2. A servo system according to claim 1 in which each sub-channel further comprises means for further varying its transmission characteristics by feeding back to the input of the main amplifier a signal representing the output of the motor, said means comprising a further amplifier through which said signal is passed to the input of the main amplifier, a comparator giving an output in accordance with the discrepancy between the output of the further value and a master value for the outputs of the further amplifiers of all the sub-channels and means to vary the gain of the further amplifier in dependence upon the said discrepancy in a sense to reduce it to zero.

3. A servo system having a plurality of independent sub-channels for actuating a common output in accordance with a common demand quantity, each sub-channel itself being in the form of a servo system comprising an amplifier having at least first and second inputs and an output, a source of signals representing the common demand quantity, means for applying signals from said source to the first input of the amplifier, a servo motor which is coupled to the output of the amplifier to be energized thereby and which actuates the common output, and a feed back signal generator for generating a signal dependent on the output of the sub-channel for feeding back to the second input of the amplifier, at least some of the sub-channels further comprising a comparator for generating an output in accordance with the discrepancy between the output of the sub-channel amplifier and a master value for the outputs of the amplifiers of all the sub-channels and means for varying the transmission characteristics of the sub-channel in dependence upon the comparator output in such a manner as to reduce the discrepancy towards zero.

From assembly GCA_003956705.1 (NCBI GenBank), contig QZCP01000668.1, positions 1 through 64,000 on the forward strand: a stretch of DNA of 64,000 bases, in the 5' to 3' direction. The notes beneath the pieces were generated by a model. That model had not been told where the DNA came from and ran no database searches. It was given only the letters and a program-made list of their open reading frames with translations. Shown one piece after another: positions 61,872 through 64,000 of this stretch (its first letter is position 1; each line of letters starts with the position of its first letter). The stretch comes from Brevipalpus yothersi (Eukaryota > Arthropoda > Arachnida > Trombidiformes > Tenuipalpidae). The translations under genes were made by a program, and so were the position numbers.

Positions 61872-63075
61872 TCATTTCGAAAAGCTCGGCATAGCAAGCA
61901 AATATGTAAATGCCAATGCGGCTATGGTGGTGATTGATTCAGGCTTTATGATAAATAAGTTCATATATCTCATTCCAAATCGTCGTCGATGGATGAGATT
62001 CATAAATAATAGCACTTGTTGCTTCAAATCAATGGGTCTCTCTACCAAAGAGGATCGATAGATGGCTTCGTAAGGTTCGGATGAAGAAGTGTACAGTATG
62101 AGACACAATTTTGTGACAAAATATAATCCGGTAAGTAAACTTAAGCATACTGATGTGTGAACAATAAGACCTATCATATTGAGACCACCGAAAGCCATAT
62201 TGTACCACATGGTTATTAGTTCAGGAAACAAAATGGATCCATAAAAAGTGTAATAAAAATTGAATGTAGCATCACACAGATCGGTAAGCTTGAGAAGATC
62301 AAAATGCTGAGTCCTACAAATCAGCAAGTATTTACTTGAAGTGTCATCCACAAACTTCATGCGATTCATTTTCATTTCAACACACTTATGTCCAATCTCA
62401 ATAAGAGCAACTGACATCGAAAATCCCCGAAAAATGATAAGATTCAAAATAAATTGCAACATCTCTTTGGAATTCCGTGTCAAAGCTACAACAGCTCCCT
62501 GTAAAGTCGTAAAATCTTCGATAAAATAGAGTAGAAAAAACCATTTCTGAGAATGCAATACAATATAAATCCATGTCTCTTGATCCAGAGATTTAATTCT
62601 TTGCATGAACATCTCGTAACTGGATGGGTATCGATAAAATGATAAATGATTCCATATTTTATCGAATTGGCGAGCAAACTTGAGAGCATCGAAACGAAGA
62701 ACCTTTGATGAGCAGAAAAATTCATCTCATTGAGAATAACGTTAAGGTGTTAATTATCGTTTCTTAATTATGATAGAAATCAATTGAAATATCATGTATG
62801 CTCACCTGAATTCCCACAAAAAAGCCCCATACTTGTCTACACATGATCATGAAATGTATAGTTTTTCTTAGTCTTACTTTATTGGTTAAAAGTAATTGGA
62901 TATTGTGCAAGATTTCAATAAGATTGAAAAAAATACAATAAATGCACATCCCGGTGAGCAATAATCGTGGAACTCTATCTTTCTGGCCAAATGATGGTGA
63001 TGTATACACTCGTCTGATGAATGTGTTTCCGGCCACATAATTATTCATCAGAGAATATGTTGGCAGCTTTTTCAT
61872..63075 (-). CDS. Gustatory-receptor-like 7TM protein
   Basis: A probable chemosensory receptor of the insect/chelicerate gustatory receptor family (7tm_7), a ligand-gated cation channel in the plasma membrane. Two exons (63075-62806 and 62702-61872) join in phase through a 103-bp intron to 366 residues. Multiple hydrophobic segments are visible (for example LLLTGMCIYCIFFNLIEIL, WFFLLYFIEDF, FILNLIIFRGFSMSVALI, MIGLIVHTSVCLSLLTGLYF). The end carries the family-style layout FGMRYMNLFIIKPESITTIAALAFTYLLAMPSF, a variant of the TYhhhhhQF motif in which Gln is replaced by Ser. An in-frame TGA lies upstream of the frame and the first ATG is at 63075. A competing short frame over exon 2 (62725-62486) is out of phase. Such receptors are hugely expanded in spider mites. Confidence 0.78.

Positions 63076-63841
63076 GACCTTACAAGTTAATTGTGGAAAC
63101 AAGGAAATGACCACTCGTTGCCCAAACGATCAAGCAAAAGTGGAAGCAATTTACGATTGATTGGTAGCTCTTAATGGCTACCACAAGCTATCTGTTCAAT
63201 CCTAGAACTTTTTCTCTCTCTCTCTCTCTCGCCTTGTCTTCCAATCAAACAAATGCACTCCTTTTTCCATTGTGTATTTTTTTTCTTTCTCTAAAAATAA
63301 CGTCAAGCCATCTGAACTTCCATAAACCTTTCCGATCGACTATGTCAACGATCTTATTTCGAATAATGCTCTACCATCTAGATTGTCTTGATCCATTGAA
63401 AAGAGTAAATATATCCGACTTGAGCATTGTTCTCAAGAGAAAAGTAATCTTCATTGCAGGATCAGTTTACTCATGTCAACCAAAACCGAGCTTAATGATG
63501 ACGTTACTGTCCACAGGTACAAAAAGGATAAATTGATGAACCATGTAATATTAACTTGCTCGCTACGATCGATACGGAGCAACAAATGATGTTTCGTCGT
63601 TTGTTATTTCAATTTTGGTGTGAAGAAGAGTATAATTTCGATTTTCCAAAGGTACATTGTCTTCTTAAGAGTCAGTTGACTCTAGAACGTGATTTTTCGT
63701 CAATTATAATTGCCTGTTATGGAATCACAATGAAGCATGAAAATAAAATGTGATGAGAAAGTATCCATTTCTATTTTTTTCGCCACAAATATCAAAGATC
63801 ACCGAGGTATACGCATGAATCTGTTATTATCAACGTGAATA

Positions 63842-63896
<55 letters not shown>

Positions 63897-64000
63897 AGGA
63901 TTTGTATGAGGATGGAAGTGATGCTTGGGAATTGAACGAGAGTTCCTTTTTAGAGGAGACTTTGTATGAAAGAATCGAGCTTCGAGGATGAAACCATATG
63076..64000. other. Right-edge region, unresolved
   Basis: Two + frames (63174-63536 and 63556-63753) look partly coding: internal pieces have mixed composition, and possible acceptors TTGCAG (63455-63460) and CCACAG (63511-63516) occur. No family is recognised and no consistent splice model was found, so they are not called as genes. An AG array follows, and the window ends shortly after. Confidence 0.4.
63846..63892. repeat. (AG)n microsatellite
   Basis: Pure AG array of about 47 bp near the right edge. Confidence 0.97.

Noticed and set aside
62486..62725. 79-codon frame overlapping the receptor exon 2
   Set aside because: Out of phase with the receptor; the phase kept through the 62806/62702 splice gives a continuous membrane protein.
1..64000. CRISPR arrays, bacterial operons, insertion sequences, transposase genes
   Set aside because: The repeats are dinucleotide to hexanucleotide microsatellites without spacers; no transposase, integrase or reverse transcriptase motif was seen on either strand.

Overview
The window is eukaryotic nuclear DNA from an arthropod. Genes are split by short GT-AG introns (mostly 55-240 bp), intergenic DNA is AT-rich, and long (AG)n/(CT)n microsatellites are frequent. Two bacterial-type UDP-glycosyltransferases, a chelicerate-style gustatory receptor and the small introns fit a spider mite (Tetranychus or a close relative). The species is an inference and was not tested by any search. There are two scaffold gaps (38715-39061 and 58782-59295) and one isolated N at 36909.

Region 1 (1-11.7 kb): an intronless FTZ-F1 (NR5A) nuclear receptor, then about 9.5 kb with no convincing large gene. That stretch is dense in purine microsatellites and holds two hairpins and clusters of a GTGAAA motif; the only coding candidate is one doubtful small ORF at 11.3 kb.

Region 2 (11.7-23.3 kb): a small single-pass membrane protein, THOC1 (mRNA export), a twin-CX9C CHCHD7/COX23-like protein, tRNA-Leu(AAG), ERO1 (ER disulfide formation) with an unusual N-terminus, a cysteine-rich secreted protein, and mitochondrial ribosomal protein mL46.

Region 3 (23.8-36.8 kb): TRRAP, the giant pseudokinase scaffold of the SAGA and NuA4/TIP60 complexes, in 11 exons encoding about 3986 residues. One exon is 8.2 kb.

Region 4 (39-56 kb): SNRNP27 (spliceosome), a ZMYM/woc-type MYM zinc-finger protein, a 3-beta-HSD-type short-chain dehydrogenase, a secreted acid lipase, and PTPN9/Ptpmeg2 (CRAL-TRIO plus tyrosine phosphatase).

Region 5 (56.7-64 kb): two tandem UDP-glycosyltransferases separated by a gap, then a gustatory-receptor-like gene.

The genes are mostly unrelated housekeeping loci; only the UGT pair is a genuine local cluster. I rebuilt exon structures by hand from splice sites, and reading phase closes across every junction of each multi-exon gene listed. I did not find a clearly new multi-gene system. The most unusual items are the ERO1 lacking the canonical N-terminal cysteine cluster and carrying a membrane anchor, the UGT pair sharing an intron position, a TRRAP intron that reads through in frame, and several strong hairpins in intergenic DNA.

4. A servo system as claimed in claim 3 in which each said means for varying the transmission characteristics of a sub-channel comprises means for varying the gain of the sub-channel.

5. A servo system as claimed in claim 4 in which each said means for varying the gain of a sub-channel includes a variable gain preaamplifier forming part of said means for applying signals from said signal source in the sub-channel to the first input of the sub-channel amplifier and means for applying a control signal to the preamplifier to vary the gain thereof.

6. A servo system as claimed in claim 5 in which in each sub-channel the comparator output is combined in a sign (or phase) sensitive device with the demand signal, after amplification by the pre-amplifier, to derive a control signal of appropriate sense for application to the preamplifier to vary the gain thereof.